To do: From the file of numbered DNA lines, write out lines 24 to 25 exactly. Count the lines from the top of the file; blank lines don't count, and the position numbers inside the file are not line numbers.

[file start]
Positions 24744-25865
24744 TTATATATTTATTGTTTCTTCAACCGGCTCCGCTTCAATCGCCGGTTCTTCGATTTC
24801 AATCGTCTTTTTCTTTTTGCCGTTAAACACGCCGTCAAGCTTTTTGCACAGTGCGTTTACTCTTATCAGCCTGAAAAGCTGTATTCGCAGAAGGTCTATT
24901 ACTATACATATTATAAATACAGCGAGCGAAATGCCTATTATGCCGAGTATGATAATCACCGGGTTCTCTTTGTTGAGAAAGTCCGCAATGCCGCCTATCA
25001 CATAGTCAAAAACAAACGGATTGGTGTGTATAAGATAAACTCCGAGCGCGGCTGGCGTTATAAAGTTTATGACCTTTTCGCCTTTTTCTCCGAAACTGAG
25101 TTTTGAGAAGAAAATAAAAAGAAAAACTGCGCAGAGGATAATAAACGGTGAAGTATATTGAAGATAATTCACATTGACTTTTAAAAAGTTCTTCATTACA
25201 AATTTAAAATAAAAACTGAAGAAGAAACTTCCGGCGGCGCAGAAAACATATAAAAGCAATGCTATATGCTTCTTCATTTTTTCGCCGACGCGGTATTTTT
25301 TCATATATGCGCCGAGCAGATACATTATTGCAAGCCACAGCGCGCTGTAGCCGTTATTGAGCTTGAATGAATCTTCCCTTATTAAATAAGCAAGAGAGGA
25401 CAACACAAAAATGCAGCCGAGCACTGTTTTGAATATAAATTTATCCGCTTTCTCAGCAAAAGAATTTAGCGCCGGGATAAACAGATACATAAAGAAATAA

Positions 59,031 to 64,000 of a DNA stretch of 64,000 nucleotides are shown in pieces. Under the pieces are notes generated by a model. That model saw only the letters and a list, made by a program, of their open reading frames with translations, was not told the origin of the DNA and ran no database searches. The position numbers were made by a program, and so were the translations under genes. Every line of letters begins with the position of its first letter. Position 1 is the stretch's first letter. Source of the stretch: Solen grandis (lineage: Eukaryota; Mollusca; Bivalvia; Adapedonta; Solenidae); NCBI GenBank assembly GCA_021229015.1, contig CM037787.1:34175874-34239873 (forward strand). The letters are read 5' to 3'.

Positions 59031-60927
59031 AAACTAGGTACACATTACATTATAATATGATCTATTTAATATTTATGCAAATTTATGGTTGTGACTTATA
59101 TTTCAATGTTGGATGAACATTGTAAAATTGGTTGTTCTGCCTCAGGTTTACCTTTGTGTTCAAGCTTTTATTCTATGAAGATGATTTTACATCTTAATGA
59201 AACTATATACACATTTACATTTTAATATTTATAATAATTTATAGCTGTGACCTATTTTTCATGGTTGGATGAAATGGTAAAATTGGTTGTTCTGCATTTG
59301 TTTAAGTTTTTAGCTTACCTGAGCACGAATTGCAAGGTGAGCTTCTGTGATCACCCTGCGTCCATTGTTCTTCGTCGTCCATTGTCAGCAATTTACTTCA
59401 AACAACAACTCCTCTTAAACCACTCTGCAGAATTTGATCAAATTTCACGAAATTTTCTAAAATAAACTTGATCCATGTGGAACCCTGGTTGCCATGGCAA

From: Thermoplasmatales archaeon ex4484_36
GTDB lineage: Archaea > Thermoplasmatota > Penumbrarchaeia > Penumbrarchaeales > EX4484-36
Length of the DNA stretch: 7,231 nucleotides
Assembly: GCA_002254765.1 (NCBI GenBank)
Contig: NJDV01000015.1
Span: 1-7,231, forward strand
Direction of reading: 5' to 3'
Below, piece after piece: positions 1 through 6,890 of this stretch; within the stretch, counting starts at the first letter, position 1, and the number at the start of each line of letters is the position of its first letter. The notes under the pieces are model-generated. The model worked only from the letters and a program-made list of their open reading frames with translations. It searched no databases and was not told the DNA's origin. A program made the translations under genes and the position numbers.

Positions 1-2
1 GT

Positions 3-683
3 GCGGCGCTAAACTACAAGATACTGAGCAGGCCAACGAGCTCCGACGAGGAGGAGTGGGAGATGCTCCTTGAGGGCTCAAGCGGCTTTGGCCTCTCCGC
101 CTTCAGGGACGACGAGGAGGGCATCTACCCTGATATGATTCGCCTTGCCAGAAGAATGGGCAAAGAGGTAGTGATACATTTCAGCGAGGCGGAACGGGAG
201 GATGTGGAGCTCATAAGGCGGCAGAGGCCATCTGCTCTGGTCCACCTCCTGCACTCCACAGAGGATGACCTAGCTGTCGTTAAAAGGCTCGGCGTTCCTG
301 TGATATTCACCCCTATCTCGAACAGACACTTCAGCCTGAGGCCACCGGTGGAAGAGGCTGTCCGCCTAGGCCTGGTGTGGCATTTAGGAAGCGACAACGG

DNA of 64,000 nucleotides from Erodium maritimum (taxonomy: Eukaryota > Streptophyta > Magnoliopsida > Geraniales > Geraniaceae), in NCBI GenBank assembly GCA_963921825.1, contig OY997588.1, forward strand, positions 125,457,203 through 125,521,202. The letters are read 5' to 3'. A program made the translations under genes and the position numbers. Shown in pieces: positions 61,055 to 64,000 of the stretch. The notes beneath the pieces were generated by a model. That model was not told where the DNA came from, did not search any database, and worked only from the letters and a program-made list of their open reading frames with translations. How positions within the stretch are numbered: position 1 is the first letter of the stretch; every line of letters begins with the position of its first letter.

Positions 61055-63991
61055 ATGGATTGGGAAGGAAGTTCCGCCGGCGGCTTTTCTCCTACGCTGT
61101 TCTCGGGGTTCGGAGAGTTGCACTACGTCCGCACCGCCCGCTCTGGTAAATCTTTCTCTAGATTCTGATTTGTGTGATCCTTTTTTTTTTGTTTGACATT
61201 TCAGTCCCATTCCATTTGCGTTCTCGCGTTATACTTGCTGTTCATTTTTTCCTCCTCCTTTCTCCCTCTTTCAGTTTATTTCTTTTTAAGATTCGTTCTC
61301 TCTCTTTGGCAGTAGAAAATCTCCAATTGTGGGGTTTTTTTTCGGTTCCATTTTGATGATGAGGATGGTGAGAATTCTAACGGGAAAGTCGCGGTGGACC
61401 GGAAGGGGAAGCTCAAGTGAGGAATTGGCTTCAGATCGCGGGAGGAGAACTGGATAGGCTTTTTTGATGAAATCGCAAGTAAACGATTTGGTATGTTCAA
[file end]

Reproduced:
Below, piece after piece: positions 1 through 6,890 of this stretch; within the stretch, counting starts at the first letter, position 1, and the number at the start of each line of letters is the position of its first letter. The notes under the pieces are model-generated. The model worked only from the letters and a program-made list of their open reading frames with translations. It searched no databases and was not told the DNA's origin. A program made the translations under genes and the position numbers.

Positions 1-2